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Monitoring and Performance in Windows 7

  • 10/21/2009
This chapter from MCTS Self-Paced Training Kit (Exam 70-680): Configuring Windows 7 (Corrected Reprint Edition) looks at monitoring resources and performance on a computer running Windows 7. It considers the various tools that tell you what resources are available on a computer and report problems encountered in using a resource. The chapter discusses performance monitoring, establishing baselines and logs, and determining where bottlenecks might occur before they happen. It looks at checking the potential of the computer to perform resource-intensive tasks and how to capture both local events and events on other computers.

Sometimes services, processes, and applications encounter problems and the chapter considers how you can deal with them. Sometimes the tools provided by the operating system are not exactly what you require, and the chapter looks at how you can create standard scripts to address any problems you encounter without requiring a high level of programming expertise.

You need to manage and configure services, configure page files and memory cache, configure services, manage processes, configure your desktop, and, if necessary, change your boot environment. The chapter discusses all these requirements.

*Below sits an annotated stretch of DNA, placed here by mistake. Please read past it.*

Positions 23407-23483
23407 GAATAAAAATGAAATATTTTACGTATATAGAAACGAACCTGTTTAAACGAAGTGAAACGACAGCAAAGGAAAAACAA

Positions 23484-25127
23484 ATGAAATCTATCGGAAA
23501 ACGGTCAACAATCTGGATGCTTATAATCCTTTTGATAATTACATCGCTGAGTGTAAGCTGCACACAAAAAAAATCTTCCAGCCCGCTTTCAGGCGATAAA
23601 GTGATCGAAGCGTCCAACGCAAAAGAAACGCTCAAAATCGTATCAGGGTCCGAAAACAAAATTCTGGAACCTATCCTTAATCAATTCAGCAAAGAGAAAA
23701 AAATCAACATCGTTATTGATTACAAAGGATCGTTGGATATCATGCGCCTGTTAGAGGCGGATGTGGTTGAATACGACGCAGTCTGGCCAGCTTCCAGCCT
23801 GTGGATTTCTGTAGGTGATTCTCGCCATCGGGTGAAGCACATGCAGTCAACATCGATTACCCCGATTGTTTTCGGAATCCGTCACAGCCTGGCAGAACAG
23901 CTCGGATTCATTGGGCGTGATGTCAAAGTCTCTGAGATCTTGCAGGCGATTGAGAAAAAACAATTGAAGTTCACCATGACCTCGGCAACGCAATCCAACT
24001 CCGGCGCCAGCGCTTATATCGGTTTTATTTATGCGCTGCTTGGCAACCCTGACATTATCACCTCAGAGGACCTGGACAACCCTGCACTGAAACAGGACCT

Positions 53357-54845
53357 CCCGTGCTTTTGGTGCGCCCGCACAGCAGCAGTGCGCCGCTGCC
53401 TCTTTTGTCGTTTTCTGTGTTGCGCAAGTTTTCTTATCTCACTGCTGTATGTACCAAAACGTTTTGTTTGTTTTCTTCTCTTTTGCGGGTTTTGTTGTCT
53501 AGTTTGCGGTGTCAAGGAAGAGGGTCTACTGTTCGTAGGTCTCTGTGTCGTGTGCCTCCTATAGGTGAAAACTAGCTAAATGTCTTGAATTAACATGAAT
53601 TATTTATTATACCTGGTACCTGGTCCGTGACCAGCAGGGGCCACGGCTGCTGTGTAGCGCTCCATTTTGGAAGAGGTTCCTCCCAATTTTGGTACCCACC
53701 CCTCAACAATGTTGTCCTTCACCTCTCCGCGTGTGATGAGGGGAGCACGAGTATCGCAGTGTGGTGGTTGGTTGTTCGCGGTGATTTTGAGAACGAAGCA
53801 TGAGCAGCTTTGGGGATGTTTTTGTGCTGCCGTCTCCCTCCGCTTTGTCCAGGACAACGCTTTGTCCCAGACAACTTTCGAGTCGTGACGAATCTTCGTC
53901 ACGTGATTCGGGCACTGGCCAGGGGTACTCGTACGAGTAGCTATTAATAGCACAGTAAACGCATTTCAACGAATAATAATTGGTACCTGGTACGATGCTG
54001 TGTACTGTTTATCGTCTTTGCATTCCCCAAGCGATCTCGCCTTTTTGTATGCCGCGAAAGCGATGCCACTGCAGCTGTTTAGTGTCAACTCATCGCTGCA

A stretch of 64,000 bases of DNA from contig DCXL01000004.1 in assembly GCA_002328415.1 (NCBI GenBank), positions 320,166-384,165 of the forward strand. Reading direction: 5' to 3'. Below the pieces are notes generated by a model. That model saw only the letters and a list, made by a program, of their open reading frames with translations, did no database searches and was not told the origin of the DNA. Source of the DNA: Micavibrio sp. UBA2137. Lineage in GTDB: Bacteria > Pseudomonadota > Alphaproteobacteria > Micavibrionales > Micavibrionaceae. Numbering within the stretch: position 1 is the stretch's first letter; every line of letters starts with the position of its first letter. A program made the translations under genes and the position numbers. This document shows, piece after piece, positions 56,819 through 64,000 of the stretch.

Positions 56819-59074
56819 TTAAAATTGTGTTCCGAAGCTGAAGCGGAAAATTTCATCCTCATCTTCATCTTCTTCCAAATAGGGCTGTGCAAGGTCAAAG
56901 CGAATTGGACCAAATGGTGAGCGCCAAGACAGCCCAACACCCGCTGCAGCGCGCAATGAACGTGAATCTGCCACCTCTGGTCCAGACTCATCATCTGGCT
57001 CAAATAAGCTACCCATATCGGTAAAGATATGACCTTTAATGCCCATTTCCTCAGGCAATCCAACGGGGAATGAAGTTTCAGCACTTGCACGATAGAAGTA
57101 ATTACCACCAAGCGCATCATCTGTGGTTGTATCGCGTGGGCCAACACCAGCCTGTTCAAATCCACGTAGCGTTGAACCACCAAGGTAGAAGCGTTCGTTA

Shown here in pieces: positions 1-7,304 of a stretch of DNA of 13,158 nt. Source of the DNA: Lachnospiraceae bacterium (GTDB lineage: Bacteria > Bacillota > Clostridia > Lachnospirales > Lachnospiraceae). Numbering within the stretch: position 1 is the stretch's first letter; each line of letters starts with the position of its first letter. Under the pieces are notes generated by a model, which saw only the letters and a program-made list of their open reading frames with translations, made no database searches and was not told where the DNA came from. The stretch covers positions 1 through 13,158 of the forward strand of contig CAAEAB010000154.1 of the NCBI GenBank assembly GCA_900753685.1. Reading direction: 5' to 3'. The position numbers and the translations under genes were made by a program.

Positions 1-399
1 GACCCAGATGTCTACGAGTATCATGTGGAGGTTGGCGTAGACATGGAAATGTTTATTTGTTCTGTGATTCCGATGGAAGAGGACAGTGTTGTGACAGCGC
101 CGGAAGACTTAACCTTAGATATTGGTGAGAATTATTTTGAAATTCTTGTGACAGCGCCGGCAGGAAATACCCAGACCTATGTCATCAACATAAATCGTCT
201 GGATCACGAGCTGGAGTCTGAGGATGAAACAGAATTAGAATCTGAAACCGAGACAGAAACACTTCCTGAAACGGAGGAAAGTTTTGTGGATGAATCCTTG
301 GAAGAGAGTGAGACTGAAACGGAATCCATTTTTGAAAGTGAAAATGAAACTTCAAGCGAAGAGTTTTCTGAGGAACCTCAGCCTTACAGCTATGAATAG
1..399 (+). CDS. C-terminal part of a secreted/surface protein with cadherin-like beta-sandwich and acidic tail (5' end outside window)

Exam objectives in this chapter:

  • Monitor systems.

  • Configure performance settings.

Lessons in this chapter:

  • Lesson 1: Monitoring Systems

  • Lesson 2: Configuring Performance Settings

Before You Begin

To complete the exercises in the practices in this chapter, you need to have done the following:

  • Installed the Windows 7 operating system on a stand-alone client PC, as described in Chapter 1, “Install, Migrate, or Upgrade to Windows 7.” You need Internet access to complete the exercises.

  • Optionally installed Windows 7 on a second PC, as described in Chapter 6, “Network Settings.” A second computer is not required for the practice exercises but will enable you to complete the suggested practices at the end of this chapter.

  • If you have two physical computers that are not otherwise on the same network, you need to connect their Ethernet ports with a crossover cable or by using an Ethernet switch.

  • You need a universal serial bus (USB) flash memory device with at least 200 MB usable free space, or a second internal or external hard disk.

  • The computer you use for the practice exercises (Canberra) needs to have an optical drive that can write to DVD-ROM.